JFT Staff Mixtape

In keeping with this year’s Doors Open theme “City of Sound”, the staff of the Japan Foundation, Toronto have curated an eclectic mixtape of Japanese music for our visitors to enjoy.

Each JFT staff member hand-picked Japanese songs that hold special meaning for them and we have collected them into a Playlist. You can read their testimonials about their song selections below. You can listen to the playlist on Spotify or YouTube.

THE BOOM – Chuosen 中央線

THE BOOM – Karatachi Nomichi からたち野道

“Chuosen” by THE BOOM reminds me of my days in graduate school, which I’d spent in the Tama region, the western side of Tokyo. Chuosen, the JR Chuo Line, is one of the major railway lines running east-west of Tokyo. Decades ago, we could still see the nostalgic sceneries of Tokyo’s countryside from the windows of a Chuosen train. This song calls up the bittersweet memories of my youth with hopes and uncertainties for the future.

—Noriko, Executive Director

U-zhaan & SAKAMOTO Ryuichi feat. Tamaki ROY × Chinza DOPENESS – Energy Flo

Rekishi feat. Deyonna – Kirakira Bushi きらきら武士


In Japan (and across the world), there are numerous stylistically unique artists. I consider Rekishi to be one of the standout representatives in this regard.

True to his name, he solely sings songs inspired by history (Rekishi=レキシ=歴史=history). Yet, he manages to create a multitude of unique and catchy tracks. “Kirakira Bushi (Shining Samurai)” is my favourite song, which features a great singer, SHIINA Ringo, and portrays the feelings of a girl who has fallen in love with a samurai.

Rekishi’s music might allow you to learn about Japanese history along with the Japanese language!

—Yuki, Director

AMURO Namie – Baby Don’t Cry

BOYSTYLE – Kokoro no Chizu ココロのちず

SOUTHERN ALL STARS – Manatsu no Kajitsu 真夏の果実

I first heard SOUTHERN ALL STARS’ “Manatsu no Kajitsu (Midsummer Fruit)” on a beach in Japan in the summer of 2009. Being Chinese, I’d grown up with the Cantonese version by Hong Kong singer Jacky Cheung, not realizing that was a cover of this 1990 Japanese classic. The song now holds multiple associations for me: a love ballad that was frequently played in my childhood home, a memory of a carefree summer night watching fireworks with my now-husband, and a comforting reminder of how good music erases boundaries and brings people together.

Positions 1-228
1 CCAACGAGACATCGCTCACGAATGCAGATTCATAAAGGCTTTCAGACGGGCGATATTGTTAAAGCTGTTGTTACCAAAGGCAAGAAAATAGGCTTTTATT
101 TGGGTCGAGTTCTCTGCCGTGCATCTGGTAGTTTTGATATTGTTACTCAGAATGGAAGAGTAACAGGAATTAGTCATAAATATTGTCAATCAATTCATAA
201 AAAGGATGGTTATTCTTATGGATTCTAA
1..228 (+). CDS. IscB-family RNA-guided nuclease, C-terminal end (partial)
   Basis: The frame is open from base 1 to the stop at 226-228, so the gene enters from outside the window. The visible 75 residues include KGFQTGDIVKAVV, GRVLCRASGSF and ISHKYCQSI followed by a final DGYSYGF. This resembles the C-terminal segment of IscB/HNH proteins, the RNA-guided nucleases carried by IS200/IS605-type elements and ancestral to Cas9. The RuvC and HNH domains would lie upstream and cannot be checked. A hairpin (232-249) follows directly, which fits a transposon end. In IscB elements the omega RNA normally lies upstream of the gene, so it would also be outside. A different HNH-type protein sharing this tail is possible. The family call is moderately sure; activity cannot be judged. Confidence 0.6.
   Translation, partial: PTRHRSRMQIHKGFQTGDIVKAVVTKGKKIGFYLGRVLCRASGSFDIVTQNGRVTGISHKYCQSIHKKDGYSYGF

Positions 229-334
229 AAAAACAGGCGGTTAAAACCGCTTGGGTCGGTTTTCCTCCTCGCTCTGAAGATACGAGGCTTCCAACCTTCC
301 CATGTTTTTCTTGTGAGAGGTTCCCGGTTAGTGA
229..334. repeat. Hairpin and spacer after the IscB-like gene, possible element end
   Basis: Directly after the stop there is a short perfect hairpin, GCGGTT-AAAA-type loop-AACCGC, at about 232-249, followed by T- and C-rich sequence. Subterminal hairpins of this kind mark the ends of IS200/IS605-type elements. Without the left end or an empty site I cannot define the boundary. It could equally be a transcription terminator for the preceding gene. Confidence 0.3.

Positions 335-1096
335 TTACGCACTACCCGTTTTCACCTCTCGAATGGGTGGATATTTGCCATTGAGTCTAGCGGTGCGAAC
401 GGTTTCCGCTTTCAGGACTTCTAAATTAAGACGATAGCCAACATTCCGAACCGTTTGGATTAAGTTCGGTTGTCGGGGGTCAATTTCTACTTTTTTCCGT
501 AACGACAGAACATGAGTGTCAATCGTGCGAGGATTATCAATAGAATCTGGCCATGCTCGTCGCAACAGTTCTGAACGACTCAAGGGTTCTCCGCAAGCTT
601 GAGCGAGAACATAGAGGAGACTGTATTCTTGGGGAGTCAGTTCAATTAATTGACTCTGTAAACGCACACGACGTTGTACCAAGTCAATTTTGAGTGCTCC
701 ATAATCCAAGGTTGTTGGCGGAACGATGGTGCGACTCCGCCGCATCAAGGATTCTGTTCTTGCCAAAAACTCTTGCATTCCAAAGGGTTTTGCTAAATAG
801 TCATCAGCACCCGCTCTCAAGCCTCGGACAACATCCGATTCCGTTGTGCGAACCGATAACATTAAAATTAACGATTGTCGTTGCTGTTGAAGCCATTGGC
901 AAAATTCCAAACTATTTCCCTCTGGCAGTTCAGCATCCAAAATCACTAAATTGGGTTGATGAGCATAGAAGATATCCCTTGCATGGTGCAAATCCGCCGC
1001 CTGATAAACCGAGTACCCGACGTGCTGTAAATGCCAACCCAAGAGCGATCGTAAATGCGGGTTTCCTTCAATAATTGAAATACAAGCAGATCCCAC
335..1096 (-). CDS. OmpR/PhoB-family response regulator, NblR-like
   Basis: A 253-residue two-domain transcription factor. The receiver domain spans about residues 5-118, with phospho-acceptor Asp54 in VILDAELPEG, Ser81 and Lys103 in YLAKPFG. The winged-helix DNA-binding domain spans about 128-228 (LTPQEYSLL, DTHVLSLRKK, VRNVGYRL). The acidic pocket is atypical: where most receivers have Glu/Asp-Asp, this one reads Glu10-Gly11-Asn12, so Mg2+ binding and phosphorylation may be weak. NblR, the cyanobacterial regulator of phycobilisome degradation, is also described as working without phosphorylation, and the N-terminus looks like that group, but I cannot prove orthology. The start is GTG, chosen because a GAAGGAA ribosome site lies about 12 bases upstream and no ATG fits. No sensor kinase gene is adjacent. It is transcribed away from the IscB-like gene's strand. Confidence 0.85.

—Cindy, Program Officer (Japanese Studies & International Dialogue)

YOASOBI – Into the Night

YOASOBI – Yoru ni Kakeru 夜に駆ける

I chose the song “Into the Night” by YOASOBI (which is the English version of 「夜に駆ける (Yoru ni Kakeru)」by YOASOBI originally sung in Japanese) because I love the way they playfully and masterfully translated the Japanese lyrics into English. They intentionally chose English words/phrases that sound like the original Japanese lyrics while still maintaining the same message in the song and fitting them in the original rhythms. (E.g.「沈むように(shizumu youni)」 -> “Seize a move, you’re on me,” 「いつだって(itsu datte)」 -> ”It’s stuck in,” 「騒がしい日々に(sawagashii hibi ni)」 -> “Saw what got seen hid beneath”) So, even though the singer is singing entirely in English in the English version, listeners with English and Japanese knowledge will have a very unique and interesting experience where they get confused whether they are listening to the song in Japanese or English.

—Emi, Library Assistant

Rhythm Tengoku – Bon Odori

Chrono Cross – Radical Dreamers~Unstolen Jewel

Metal Gear Solid 3 – Snake Eater

“Bon Odori” is super catchy and sounds like a folk song that would have been sung throughout the ages during traditional festivals, but it was only composed in 2006 for the game “Rhythm Tengoku” (Tengoku=Heaven). “Radical Dreamers ~ Unstolen Jewel” from the game “Chrono Cross” (1999) contains self-reflective lyrics and would be a standout on any singer-songwriter’s album. “Snake Eater” is from the game “Metal Gear Solid 3” (2004) and is titled after the main character’s indomitable will to survive and complete his mission in the harshest environments. This arrangement by the “8-Bit Big Band” brings out the 1960s spy-movie musical themes.

—Daniel, Library Counter Staff

Happy End – Kaze wo Atsumete 風をあつめて

Weather in May has been beautiful. Whenever this season comes (May in Japan is also very green), it always reminds me of this song, “Kaze wo Atsumete (Gathering the Wind)” by Happy End (1971).

It was released before I was born, so I didn’t know this song very well, but it must have been popular because when I watched Lost in Translation (2003) and the song came on in the movie, I started humming along with it. I must have heard it often somewhere.

Anyway, many singers have covered this song, so a lot of people have probably heard it at least once. Put it on and let’s go outside and feel the wind in the blue May sky!

—Hiroko, Library Counter Staff

HOSHINO Gen – Koi 恋

YONEZU Kenshi – Lemon

Radwimps – Zenzenzense 前前前世